The Socialist Forum of Ghana (SFG) on September 21, 2020 joined the masses to celebrate Founder’s Day. The holiday coincides with the birthday of Osagyefo Dr. Kwame Nkrumah, an inspiration of Pan-Africanists and national independence movements worldwide.
Nkrumah spearheaded the struggle for national liberation in Ghana and across Africa. His efforts led to Ghana winning its independence on March 6, 1957 and served as an inspiration for self-rule across the African Continent.
Dr. Kwame Nkrumah once said: “As far as I am concerned, I am in the knowledge that death can never extinguish the torch which I have lit in Ghana and Africa. Long after I am dead and gone the light will continue to burn and be borne aloft giving light and guidance to all people.”
These words summarize the essence of the SFG’s Founder’s Day celebration on September 21. The celebration however, is also part of a historical and cultural struggle against efforts by the ruling party to rewrite history and downplay the achievements of Kwame Nkrumah as the founder of modern-day Ghana. In March 2019, the government passed a law which redefined Founder’s Day as August 4.
According to Kwesi Pratt Jr., who serves as the general secretary of the SFG, the change in date is part of an effort by the Akufo-Addo government to devalue Nkrumah’s contribution to the National Liberation Movement.
The current Ghanaian government insists that the achievement of national independence should not be credited to Nkrumah, but to six leaders of the United Gold Coast Convention (UGCC) an elite group of lawyers and merchants formed on August 4, 1947 to spearhead the agitation for national independence.
However, the Socialist Forum of Ghana and innumerable Pan African communities continue to recognize Osagyefo Dr. Kwame Nkrumah for his ambitious attempt to raise the consciousness of Ghanaians and Africans at large to determine their own destiny. The significance of Kwame Nkrumah’s contributions to the Pan African Struggle reminds us that the collective good of the African overrides partisan and sectarian considerations which could hinder the unification of Africans everywhere.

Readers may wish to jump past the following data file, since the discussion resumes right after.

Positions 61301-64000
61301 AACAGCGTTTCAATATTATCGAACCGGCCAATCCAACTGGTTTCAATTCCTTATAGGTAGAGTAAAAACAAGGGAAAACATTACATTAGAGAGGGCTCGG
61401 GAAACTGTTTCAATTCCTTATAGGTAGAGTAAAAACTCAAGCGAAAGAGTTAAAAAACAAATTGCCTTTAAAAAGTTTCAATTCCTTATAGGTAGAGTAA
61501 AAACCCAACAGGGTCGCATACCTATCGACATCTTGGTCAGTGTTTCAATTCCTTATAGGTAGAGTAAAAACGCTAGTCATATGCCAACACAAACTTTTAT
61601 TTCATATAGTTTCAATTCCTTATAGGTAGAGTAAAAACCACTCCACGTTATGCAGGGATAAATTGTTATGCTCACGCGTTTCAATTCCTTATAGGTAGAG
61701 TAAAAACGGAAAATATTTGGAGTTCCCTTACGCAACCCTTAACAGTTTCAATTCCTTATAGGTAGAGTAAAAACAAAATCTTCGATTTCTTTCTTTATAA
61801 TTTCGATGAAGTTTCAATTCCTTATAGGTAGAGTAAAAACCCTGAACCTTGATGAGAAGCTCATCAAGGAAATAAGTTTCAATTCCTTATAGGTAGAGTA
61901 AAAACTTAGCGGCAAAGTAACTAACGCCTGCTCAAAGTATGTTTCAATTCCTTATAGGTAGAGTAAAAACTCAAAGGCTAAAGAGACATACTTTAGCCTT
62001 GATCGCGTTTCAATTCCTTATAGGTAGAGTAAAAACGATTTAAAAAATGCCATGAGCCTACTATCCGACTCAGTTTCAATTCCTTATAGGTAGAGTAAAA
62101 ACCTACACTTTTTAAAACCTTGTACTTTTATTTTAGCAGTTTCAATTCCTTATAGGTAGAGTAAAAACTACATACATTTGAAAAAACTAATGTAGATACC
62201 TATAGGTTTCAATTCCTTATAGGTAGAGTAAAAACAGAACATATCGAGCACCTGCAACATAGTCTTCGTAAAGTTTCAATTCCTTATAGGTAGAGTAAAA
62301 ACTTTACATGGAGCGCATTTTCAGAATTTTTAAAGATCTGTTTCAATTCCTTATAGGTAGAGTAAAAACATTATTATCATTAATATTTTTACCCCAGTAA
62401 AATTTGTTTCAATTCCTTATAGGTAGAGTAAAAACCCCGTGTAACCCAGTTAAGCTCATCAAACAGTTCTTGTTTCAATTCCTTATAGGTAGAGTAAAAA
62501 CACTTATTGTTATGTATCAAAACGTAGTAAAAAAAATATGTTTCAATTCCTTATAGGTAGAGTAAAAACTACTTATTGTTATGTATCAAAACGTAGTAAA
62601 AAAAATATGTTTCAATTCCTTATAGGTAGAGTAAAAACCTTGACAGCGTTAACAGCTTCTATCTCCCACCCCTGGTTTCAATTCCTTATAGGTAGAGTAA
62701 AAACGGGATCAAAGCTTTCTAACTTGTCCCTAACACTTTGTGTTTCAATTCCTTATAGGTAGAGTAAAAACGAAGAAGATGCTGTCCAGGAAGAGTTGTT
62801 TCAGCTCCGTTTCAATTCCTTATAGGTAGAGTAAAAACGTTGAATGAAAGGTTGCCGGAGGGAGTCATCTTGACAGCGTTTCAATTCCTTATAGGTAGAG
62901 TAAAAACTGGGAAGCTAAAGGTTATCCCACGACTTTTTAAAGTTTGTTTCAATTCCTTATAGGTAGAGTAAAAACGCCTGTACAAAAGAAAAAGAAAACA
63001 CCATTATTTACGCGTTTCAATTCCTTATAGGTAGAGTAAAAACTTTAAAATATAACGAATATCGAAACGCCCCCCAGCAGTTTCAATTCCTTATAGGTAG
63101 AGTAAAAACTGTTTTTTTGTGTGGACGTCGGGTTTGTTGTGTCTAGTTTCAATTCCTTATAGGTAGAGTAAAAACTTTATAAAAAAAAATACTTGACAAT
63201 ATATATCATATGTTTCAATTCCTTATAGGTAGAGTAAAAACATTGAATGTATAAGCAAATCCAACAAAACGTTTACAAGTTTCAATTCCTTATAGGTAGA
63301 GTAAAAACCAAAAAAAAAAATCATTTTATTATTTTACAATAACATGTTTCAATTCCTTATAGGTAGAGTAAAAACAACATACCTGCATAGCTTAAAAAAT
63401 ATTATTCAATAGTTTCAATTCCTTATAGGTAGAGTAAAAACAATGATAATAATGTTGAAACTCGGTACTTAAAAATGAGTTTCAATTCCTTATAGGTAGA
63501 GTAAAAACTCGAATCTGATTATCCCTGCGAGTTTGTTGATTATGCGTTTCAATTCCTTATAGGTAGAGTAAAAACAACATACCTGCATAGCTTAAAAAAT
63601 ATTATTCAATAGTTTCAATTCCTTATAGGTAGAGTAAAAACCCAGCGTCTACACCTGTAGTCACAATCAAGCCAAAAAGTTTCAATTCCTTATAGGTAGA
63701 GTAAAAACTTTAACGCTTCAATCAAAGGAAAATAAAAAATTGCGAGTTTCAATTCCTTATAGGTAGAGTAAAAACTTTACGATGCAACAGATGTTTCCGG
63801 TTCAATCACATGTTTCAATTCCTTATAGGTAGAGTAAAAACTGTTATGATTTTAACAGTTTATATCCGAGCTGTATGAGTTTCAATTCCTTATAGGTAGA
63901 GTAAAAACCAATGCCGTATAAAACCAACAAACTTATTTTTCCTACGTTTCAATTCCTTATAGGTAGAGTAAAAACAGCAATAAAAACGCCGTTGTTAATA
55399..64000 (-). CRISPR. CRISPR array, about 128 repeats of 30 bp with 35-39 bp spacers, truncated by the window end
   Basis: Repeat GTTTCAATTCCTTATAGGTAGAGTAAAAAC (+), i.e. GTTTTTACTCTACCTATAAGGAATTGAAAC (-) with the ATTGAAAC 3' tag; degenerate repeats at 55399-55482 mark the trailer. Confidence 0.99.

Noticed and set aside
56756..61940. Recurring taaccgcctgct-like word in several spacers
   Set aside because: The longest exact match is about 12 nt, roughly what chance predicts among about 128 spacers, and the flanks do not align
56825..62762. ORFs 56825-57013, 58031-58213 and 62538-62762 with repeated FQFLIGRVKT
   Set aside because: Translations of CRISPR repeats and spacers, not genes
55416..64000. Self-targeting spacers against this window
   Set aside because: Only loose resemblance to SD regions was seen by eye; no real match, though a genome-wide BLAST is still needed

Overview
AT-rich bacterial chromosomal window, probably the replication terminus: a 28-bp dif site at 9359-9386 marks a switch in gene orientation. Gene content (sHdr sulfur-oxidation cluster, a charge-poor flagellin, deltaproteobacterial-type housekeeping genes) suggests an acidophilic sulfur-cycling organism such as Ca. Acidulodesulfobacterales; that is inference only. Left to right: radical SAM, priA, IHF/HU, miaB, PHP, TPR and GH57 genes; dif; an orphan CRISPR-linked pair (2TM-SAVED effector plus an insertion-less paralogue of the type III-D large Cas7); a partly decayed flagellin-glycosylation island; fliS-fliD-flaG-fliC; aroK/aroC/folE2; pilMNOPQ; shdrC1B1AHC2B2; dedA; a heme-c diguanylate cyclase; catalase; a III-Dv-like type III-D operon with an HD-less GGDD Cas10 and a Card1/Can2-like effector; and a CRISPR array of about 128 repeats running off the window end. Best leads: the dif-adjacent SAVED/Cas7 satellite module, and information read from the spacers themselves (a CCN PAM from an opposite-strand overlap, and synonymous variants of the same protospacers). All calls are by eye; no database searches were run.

Nkrumah was one of the first to draw the continent’s attention to the emerging danger of neo-colonialism; the attempt by the colonial powers to continue to control the resources of the continent through the elites.
Kwesi Pratt Jr., the General Secretary of SFG, reflected on the relevance of Nkrumah in today’s struggle saying, “Kwame Nkrumah was the leader of our struggle who symbolizes the aspiration of the people. The struggle was guided by his vision hence we cannot forget our history which is important for determining today or tomorrow. Our history guides us in our search for a new tomorrow.”
About 200 people gathered at the premises of Pan African Television in Ghana’s capital Accra, to partake in the SFG’s glowing tribute to Dr. Kwame Nkrumah who died of cancer on April 27, 1972 in Bucharest, Romania.
One of the keynote speakers, Dr. Nyaho Nyaho-Tamakloe a founding member of the ruling New Patriotic Party (NPP) broke down in the middle of his speech and wept. He declared that Nkrumah was the best president Ghana had ever had and condemned his overthrow by forces instigated by Western Intelligence. Interestingly enough, the NPP is an offshoot of the National Liberation Movement (NLM) which opposed Nkrumah, labeling his government as Communist.
Professor Francis Nkrumah, first son of Dr. Kwame Nkrumah and an associate of the SFG, was present at the celebration with his wife Margaret.
Article written by Mercy D. Osei for the West Africa Newswire